A Taxing Issue

Posted 12th November 2019 by Dave Cross
The U.S. House of Representatives’ Ways and Means Committee met recently to hear from experts about the impact of taxing vape products. They heard from representatives of the American Vaping Association and Georgia State University economist Michael Pesko among others, but then voted in favour of a 2.78 cents per milligram nicotine tax.

The committee was meeting to discuss a bill seeking to amend the Internal Revenue Code of 1986 to impose a tax on nicotine used in vaping.

“E-cigarette taxes will increase the purchase and use of cigarettes”, Georgia State University economist Michael Pesko told the politicians.

“Our results suggest that while cigarette taxes reduce cigarette use, and e-cigarette taxes reduce e-cigarette use, they also have important interactions on each other. E-cigarettes and cigarettes are economic substitutes. So, if you raise the tax on one product, you will increase use of the other product.”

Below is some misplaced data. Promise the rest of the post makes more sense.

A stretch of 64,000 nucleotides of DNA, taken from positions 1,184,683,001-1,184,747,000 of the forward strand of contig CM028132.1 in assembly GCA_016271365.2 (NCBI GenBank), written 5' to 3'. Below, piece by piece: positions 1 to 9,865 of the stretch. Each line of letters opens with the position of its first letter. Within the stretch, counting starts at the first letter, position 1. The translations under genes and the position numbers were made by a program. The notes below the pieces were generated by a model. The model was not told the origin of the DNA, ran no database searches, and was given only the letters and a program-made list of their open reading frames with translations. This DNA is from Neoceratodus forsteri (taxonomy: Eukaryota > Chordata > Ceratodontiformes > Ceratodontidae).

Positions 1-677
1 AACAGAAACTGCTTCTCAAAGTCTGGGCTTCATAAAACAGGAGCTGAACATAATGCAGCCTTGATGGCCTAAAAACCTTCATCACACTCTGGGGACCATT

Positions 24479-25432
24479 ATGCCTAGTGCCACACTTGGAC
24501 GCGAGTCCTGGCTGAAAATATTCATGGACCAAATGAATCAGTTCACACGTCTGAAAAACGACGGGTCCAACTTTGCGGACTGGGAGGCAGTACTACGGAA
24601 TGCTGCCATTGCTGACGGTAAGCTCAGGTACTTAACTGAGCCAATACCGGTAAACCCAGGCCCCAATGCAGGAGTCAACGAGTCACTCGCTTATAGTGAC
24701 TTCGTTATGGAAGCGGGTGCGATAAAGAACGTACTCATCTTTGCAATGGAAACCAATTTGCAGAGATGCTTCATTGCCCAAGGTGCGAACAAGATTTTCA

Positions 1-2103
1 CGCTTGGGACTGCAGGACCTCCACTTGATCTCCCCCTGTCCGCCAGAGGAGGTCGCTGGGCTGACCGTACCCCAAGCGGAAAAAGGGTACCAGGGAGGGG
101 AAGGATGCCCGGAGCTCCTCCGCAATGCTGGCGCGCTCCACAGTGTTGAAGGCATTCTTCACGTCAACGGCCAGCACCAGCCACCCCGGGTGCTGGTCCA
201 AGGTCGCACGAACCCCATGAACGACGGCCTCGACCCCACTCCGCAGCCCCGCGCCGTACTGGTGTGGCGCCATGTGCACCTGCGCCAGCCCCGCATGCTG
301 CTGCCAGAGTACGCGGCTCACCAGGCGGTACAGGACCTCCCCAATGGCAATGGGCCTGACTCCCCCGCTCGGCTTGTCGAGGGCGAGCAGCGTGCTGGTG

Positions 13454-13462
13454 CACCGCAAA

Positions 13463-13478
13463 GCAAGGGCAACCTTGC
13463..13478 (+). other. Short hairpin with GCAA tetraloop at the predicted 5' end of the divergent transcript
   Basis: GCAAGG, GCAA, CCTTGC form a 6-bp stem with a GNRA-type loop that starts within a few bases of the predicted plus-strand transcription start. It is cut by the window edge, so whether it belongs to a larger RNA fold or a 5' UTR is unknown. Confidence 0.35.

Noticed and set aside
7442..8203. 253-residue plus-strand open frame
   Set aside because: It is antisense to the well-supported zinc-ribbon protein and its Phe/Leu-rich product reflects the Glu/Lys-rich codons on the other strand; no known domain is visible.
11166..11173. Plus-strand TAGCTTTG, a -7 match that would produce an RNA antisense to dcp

In addition to the potential for a future national tax on e-cigarettes, several states are adopting e-cigarette taxes. E-cigarette taxes started on Oct. 1 in Connecticut, Ohio, Washington and Wisconsin, and e-cigarette taxes are scheduled to be enacted on Jan. 1 in Maine and Nevada. This activity will bring to 20 the number of states with e-cigarette taxes.

“Despite the recent news about vaping deaths,” Pesko added, “e-cigarettes are thought to be only five percent as harmful as cigarettes for non-pregnant adults. Adopting a national e-cigarette tax proportional to the cigarette tax could harm public health by pushing people to use a more dangerous product – cigarettes.”

“Some people would argue that harshly regulating e-cigarettes is justified if e-cigarettes are a gateway to cigarette use, but the evidence does not back up that theory as youth cigarette use has been rapidly declining while e-cigarette use has been rising.”

The politicians didn’t listen and voted 24-15-1 in favour of recommending the passage of the bill.

American Vaping Association’s Greg Conley commented: “This $10 billion tax increase will harm public health by discouraging low-income adult smokers from switching to nicotine vaping. It will do nothing to stem the tide of contaminated illicit THC vaping products that are causing illnesses and deaths. Rather than slamming thousands of small businesses with a regressive tax hike that could make vaping more expensive than smoking cancer-causing cigarettes, Congress should be working to enact sensible regulations on both vaping products and marijuana.”


 Dave Cross
Article by Dave Cross
Freelance writer, physicist, karateka, dog walker